Brash with a backbone
Profile: Candidate Rebecca Chambliss is brash, brazen, and fiscally conservative. Lesser known than four others in the race to fill Janice Hahn's seat in CD 15 in San Pedro--the candidate, a self-made businesswoman who also has a sturdy pedigree in animal rescue--nonetheless likes her own chances.
Rebecca Chambliss, candidate for Council in CD 15, is already seated at Hennessey's Tavern in Redondo Beach. She's wearing a coral dress and a taut smile. She orders an iced tea; that's it for her for lunch.
There are no less than twenty hopefuls, including four largish names in the Council race for Janice Hahn's open seat. Two--Pat McOsker and Warren Furutani--will have lots of money and are backed by powerful interest groups. Two more--Rudy Svorinich and Robert Farrell--will have lots of fun running on their preceding records as Councilmen who have served LA before.
But if one candidate breaks out from the pack of longshots to threaten a runoff, it figures to be Chambliss. Poised, direct, blonde, and seemingly unflappable, she issues tough shots at everyone. Funny, too: she recently facebooked her friends this message: "I'm beginning to realize why so many politicians look so awful."
But she's also blunt. She's quick to remind me that Furutani has never had a private sector job. She worries about McOsker's record on public safety--firefighter brown outs occurred under his watch that she feels put the public at risk. "He's union all the way. [Public] unions often protect bad employees," she tells me.
Janice Hahn? Dislike.
"I'm not a fan of hers. I don't see many problems that she solved. She ran for six different political offices while at the City."
But what about those parks she opened, at least?
"Janice opened a couple of unusable parks. Nobody uses them. Ask anyone in the neighborhoods."
And don't get her started on Rudy Svorinich.
"Rudy's history is in black and white. Anybody with a brain can see what he did and didn't do for the district," she says. She's very concerned about Svorinich's ties to the Ponte Vista, the huge planned development presently in the EIR stage.
A longstanding animal and animal rescue activist, I ask her if she followed the recent Council debate on awarding the Animal Reg site in District 7, Richard Alarcón's district, to Best Friends, which Alarcon opposed. She has.
"He (Alarcón) is clearly not up-to-speed on public-private partnerships," Chambliss tells me. "I'm a big proponent of them."
Chambliss grew up in the District she hopes to represent. She moved away, but not far--Mar Vista--and then moved back over twelve years ago. She tells me she's self-propelled--"I started a business from nothing," she says. A realtor by profession, she also maintains top-tier connections to LA's animal rights community, especially as a rescuer of Tibetan Mastiffs.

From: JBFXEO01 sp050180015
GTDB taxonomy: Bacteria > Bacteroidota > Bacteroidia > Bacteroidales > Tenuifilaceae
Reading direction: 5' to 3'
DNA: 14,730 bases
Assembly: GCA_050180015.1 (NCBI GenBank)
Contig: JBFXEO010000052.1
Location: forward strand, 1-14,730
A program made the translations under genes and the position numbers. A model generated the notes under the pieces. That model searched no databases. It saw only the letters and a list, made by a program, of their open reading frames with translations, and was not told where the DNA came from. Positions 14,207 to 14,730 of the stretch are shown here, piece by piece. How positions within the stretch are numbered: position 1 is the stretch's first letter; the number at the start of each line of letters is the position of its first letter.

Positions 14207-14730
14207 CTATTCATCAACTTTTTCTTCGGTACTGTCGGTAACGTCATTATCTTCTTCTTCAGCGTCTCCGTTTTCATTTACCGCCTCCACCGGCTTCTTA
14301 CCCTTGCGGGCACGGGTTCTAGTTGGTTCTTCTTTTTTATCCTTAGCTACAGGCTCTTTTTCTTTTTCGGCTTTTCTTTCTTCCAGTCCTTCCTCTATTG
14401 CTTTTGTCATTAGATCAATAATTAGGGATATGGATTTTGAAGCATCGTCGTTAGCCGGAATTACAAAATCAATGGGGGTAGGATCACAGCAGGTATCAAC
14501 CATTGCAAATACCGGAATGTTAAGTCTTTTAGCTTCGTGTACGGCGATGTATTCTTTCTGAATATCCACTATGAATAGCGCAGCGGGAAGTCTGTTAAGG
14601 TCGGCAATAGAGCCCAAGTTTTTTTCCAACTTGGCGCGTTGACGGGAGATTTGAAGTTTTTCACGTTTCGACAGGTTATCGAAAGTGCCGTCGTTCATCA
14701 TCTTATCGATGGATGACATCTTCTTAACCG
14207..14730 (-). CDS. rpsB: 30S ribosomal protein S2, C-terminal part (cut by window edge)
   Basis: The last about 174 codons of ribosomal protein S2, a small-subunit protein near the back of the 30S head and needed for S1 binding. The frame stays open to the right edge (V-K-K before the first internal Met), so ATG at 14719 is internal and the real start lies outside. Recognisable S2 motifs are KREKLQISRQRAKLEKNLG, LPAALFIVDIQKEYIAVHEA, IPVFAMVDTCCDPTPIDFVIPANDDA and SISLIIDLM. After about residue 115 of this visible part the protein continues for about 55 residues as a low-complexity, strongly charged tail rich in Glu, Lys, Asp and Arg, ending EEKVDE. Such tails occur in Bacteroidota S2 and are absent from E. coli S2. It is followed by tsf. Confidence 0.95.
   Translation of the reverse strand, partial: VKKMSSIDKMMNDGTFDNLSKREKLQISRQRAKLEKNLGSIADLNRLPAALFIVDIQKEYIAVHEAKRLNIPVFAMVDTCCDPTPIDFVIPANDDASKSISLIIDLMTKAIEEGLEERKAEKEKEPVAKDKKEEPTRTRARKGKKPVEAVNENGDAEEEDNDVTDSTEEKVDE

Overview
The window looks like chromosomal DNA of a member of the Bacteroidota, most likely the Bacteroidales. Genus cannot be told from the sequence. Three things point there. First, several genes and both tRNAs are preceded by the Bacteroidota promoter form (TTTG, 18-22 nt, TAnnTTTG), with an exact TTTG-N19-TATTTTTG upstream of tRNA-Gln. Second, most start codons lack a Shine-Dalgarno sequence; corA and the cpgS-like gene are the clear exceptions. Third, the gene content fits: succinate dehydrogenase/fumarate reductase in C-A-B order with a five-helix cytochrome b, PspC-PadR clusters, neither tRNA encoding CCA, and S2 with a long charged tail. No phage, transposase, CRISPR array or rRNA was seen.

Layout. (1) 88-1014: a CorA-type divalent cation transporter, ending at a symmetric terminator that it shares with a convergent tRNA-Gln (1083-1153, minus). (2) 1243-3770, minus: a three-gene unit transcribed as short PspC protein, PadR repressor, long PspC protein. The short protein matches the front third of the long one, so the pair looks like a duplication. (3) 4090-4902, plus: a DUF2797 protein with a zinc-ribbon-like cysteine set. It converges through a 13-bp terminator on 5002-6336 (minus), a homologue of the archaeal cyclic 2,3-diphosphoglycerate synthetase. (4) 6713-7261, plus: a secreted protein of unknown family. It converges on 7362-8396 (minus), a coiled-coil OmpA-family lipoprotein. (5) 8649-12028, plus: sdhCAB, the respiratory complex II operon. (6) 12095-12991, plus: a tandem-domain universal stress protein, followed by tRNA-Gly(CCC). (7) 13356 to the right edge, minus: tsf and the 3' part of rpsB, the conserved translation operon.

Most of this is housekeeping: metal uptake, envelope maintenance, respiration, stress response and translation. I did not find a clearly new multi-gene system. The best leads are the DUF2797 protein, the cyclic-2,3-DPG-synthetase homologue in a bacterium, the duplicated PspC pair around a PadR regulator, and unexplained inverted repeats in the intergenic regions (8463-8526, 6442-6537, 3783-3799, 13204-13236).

So how's Brenda Barnette, the City's new Animal Services general manager, doing after a year?
"Barnette's facing a giant mess," she says. "She's doing OK."
Should we have gone as far as Seattle--after going as far as New York--to grab a general manager for this department, when LA is on the cutting edge of animal rights?
"I don't agree with you that LA is one of the most progressive cities for animal welfare," she tells me. "Many cities have no-kill policies in place. Many places do it better."
I wonder aloud how she thinks she can overtake four people with better name recognition in the race. She tells me the story of Jerry Felando, who unseated Vincent Thomas in the San Pedro Assembly district after Thomas had represented a San Pedro Asssembly district for 38 years.
"I mean, here's a guy with the bridge in town, named after him," she says. "and Felando walks the district and wins. I've spoken to him about it. He tells me to keep connecting to people," she says.
She uses social media more effectively than all other candidates in the race. She recently provoked her friends with a wall post about how voters in the district were not only angry but generally against the "greening" efforts of the City in the harbor. "They feel it's cost us jobs and cost us money and refuse to vote for a 'green' candidate. Thoughts?" she wrote, careful to keep the voters' opinions and not her own at the forefront of the dialogue. Yet there's no mistaking her conservative streak. "Fiscally, I'm very conservative," she owns.
"People want someone with a backbone," Chambliss tells me at last, ordering herself an iced tea refill. No question, she has one of those.